The Car Park, Galway


Since some time in 2010 friends of mine in Galway city have been recording and putting on gigs in an underused underground carpark built during the “If you build it they will come” hubris of the Celtic Tiger era. Thankfully they never came and the space has been appropriated by a few teenage bush drinkers, furtive couplings, artists, musicians and feral cats. It’s dark, empty and huge so the reverb and atmosphere are unlike that of any regular venue and it costs us nothing to play there. There’s a great sense of freedom in playing there, it’s so much easier to get lost in the music in the dark without any jostling or curfews. There’s a much more evocative description by Zara Doody who is also working on some murals down there. Declan Kelly has documented much of the goings on there in pictures, video and audio on his Abandon Reaon Blog which became a radio series on the Curious Broadcast and is now a record label. The first release is called “I’m in the Abyss!” and it’s a compilation of Carpark recordings in the form of photographic prints with download codes and there’s an all day improv session there today to celebrate.

These are some incidental photos I took when we were recording there, for the performances go to Abandon Reaon.

Interred Radiator

Cars are rarely seen in this carpark.

Babbleon Cork Artwork

Babbleon Cork Front Cover

Babbleon Cork Front Cover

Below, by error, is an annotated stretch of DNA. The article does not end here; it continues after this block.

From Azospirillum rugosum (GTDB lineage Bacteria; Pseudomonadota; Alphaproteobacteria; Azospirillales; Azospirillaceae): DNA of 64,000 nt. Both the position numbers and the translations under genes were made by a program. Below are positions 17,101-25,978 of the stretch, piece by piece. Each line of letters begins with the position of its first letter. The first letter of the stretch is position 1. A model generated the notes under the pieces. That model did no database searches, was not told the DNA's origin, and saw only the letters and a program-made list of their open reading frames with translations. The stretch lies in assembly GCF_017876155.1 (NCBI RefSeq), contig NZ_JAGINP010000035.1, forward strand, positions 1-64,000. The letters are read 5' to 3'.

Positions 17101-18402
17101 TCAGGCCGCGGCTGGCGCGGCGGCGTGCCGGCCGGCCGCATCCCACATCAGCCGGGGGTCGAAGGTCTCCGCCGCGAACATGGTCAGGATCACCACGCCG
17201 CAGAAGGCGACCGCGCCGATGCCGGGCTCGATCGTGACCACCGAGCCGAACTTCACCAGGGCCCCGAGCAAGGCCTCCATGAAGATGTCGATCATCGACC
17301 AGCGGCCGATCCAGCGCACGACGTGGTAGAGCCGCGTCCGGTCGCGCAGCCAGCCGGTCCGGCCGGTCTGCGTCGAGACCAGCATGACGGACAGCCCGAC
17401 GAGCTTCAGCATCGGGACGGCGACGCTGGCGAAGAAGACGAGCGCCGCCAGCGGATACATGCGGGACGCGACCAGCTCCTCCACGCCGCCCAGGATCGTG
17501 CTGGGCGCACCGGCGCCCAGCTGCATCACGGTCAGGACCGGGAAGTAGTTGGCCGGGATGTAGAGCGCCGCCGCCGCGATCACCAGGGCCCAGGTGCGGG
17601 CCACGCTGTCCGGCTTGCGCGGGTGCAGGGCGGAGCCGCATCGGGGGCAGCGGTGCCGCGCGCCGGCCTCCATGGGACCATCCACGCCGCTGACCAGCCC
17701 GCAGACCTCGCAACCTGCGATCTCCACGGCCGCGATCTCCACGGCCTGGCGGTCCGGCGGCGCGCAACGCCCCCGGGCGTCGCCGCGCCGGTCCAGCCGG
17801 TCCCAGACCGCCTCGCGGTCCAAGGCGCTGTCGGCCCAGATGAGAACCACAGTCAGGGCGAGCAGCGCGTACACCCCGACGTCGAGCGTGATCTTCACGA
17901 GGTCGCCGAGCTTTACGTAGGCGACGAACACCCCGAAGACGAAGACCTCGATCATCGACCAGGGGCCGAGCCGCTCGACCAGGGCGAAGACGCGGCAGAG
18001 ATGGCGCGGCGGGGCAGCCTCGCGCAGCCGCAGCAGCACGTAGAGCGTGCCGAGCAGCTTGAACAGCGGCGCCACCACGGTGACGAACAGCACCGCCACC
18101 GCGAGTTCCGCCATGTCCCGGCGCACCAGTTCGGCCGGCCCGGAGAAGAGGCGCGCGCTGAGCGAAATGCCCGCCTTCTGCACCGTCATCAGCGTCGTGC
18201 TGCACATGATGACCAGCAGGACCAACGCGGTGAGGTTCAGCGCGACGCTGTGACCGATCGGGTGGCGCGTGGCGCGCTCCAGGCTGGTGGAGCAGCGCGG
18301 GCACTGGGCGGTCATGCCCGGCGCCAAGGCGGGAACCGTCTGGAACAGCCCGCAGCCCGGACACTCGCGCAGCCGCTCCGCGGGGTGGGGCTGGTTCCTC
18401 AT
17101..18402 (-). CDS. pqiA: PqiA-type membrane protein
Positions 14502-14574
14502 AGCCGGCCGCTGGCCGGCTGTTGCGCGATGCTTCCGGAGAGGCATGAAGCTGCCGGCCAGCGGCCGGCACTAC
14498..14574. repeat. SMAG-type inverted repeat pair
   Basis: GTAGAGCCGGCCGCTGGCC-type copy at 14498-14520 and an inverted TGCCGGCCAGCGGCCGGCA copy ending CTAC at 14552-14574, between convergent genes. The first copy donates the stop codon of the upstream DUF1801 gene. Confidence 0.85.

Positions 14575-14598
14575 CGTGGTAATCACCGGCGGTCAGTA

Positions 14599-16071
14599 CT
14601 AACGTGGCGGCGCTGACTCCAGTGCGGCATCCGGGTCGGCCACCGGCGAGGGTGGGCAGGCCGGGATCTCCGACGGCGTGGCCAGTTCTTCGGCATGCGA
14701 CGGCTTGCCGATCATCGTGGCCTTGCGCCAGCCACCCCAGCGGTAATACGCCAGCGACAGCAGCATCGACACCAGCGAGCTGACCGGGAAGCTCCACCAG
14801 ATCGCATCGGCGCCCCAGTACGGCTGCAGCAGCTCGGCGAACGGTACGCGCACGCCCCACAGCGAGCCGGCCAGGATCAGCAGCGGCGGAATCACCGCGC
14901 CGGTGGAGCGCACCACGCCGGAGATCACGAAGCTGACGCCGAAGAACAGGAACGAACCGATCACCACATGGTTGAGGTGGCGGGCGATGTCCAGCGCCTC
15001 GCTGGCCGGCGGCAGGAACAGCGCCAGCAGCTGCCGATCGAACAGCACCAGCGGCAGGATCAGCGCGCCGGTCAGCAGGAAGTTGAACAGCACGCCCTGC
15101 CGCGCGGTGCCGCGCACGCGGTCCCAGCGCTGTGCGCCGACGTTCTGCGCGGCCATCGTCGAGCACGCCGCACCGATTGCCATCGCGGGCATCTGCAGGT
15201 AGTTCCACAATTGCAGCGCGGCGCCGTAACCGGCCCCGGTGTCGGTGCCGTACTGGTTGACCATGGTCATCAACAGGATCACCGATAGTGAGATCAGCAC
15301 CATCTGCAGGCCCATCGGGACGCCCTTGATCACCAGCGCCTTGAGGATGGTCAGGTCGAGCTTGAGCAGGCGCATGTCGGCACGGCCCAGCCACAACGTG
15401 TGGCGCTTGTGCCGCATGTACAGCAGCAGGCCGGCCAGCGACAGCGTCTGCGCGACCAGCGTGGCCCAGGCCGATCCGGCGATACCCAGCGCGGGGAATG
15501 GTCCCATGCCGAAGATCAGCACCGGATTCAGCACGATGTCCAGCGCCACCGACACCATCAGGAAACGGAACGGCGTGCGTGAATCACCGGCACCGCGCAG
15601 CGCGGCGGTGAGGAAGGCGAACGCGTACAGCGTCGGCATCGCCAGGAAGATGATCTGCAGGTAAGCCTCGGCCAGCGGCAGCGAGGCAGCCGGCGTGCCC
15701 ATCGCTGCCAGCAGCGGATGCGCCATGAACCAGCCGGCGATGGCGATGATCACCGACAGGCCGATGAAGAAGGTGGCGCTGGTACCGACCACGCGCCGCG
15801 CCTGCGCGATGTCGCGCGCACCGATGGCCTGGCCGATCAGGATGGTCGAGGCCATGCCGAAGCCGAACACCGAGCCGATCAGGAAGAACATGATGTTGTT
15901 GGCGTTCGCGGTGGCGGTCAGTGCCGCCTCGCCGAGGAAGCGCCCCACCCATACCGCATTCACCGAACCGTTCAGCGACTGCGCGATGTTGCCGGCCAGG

In 2010 I did a residency in The Guesthouse in Shandon, Cork. I spent the best part of a month exploring Cork and making urban field recordings, having conversations with people and recording overheard conversations. After an intense editing/mixing process I finally released an audio collage EP called “Babbleon Cork” as a free download. Since the EP is an audio collage I made these collages of photos of Cork including many of the recording locations.

Part I

Part II

Part III

North Bull Wall, Dublin


Changing Block Orange


View from Bull Island Bridge
Dollymount Bridge in Orange

Dublin Bay had long been bedevilled by silt build-up which made it difficult for large ships to enter. Various attempts to tackle the problem were made throughout the 18th and 19th centuries including a survey by Captain Bligh of Mutiny on the Bounty fame. The North Bull Wall was completed in 1825 and proved to be a permanent solution. This was good for the shipping business but also had the unexpected result of Bull Island forming from the build-up of sand on the north side of the wall. The island is still growing today and hosts a bird sanctuary, two golf clubs, an apparent cottaging spot and kite surfers along its 5KM beach. It remains one of my favourite places in Dublin and is just across the road from St Anne’s Park with it’s multitude of follies and terrains.
These views of and from the North Bull Wall were taken with a Kodak Advantix camera famed for it’s panorama option in the early 2000’s when I lived in Dublin 5. The film format only had a narrow window of time to catch on before the advent of digital and has been discontinued but I had fun with it, my scanner and portable mini-disc recorder – and uploading the fruits of these devices via dial-up. The orange filter effect comes from a pair of long-lost sunglasses purchased en route to Burning Man ’99  placed in front of the lens.

Bull Wall Through Trees
Bull Island Rocks